In 2018, private consumption growth will be driven by higher earnings and a rising employment rate. Investment of all types will increase, underpinned by the favourable position of the global economy and continued low interest rates. The boom in housing construction does not yet show any sign of slowing down.
The earnings level in 2018 is forecast to rise by 2 per cent, assuming that the forthcoming pay settlements are in line with agreements already made. Wage drift is expected to remain below average because of company-level agreements and company-specific items. Prices will rise in 2018 in a broad range of different product categories, but the increase in the prices of services will continue to have the greatest impact on overall inflation. Employment growth will accelerate to one per cent.
In 2019, Finland’s GDP is expected to grow by 1.9 per cent. The slowdown in GDP growth will be largely attributable to private consumer demand, because the growth in households’ disposal income will slow as inflation increases. Private investment growth will continue to be strong, as production-related investment picks up. The employment rate will continue to improve, albeit at a slightly slower pace. The rate of increase in consumer prices will stabilise at 1.5 per cent in 2019.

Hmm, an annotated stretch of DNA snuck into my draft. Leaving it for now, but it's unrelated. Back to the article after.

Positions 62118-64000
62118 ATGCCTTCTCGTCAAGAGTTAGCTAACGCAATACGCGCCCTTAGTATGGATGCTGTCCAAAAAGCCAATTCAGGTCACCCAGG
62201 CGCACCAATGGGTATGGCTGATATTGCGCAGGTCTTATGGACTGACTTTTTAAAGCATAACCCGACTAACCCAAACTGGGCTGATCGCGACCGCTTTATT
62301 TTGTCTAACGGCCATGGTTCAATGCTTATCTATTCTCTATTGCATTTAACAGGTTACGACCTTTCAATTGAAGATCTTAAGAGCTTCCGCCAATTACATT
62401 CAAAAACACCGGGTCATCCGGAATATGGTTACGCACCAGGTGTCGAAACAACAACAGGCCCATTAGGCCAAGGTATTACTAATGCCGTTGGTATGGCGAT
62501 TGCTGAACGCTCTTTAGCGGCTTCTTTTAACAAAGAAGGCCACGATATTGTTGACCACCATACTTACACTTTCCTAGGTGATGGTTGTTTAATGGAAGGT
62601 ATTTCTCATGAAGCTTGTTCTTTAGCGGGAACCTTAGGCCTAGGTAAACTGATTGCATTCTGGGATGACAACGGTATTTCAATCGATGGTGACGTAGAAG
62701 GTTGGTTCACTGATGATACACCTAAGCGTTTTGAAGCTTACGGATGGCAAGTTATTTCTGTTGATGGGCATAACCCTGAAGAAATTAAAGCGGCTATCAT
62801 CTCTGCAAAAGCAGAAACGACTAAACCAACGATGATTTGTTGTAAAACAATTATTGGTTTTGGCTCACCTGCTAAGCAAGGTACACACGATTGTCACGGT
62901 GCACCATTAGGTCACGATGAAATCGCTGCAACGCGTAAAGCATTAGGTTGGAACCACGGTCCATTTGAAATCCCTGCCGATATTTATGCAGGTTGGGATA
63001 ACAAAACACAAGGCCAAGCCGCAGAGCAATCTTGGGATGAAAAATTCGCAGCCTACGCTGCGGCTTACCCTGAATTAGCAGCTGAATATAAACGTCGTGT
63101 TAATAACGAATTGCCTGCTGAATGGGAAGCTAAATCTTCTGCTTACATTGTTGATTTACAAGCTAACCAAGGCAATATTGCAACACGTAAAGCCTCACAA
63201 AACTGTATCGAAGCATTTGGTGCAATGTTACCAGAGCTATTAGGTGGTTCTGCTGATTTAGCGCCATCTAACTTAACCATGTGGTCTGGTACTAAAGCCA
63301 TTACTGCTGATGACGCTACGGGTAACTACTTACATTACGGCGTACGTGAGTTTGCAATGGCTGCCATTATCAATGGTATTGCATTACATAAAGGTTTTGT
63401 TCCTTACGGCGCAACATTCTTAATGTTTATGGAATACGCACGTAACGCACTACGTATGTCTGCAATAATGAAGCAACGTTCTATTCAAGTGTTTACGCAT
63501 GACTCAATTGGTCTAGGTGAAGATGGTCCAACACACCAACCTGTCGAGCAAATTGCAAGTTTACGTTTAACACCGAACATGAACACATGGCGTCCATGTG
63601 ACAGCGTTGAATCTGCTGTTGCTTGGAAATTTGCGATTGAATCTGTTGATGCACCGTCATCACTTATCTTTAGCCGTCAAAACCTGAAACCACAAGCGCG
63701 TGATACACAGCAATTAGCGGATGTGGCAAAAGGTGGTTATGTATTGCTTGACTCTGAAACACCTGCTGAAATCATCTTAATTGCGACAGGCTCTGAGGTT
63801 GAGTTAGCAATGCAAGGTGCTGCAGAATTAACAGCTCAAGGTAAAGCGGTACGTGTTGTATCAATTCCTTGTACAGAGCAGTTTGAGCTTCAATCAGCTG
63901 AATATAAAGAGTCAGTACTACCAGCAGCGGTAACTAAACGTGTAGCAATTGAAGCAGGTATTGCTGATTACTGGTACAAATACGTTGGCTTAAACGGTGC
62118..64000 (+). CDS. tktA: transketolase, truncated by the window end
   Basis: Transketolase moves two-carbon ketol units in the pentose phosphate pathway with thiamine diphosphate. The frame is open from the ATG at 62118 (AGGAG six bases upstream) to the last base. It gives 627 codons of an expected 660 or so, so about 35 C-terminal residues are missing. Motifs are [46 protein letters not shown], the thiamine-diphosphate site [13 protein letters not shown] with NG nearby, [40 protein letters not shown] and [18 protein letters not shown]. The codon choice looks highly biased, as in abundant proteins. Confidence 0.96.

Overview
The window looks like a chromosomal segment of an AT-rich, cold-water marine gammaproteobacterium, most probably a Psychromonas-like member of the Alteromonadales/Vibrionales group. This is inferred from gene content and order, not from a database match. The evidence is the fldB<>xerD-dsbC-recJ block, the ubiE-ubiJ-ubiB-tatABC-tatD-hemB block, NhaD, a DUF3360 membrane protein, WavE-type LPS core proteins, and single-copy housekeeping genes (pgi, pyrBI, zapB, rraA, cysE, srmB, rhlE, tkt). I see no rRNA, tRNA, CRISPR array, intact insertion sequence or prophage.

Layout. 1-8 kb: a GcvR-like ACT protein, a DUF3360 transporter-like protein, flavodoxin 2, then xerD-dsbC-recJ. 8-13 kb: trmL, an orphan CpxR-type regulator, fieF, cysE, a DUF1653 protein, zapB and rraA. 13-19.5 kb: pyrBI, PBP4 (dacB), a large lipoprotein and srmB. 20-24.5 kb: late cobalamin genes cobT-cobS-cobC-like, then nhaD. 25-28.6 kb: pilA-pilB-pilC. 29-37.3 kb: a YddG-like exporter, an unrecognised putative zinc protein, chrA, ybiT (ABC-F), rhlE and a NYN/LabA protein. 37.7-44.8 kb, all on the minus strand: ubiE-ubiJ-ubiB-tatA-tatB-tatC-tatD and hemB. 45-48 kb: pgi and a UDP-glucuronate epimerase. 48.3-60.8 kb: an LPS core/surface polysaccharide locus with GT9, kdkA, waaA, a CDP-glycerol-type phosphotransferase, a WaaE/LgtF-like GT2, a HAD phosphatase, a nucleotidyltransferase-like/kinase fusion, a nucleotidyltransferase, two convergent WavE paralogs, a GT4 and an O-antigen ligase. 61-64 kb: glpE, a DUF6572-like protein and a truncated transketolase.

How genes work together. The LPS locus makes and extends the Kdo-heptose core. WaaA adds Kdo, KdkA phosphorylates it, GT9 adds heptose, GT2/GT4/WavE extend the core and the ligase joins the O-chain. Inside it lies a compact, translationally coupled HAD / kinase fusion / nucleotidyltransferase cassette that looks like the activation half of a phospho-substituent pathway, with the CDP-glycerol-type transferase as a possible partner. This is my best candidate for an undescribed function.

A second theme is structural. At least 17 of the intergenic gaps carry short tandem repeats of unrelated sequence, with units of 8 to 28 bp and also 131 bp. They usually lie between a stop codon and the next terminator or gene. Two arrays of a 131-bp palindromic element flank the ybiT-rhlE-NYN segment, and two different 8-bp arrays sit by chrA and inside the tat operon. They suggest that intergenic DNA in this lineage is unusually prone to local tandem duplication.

Global economy on a growth path
Growth in the global economy is broad-based, and the outlook has improved in the euro area in particular. The acceleration in economic growth has also boosted world trade, which is now growing at a significantly faster pace than global GDP. The improved economic outlook for the major economies also means that investment goods now account for a larger share of world trade.
Risks are balanced in domestic economy
Consumption by households may increase more rapidly than forecast if there are positive surprises in the employment rate and household confidence remains high. At the same time, however, if there is a decline in household confidence and households start saving, or if demand runs up against capacity shortages, costs increase and inflation starts to rise more quickly, household consumption could be lower than forecast.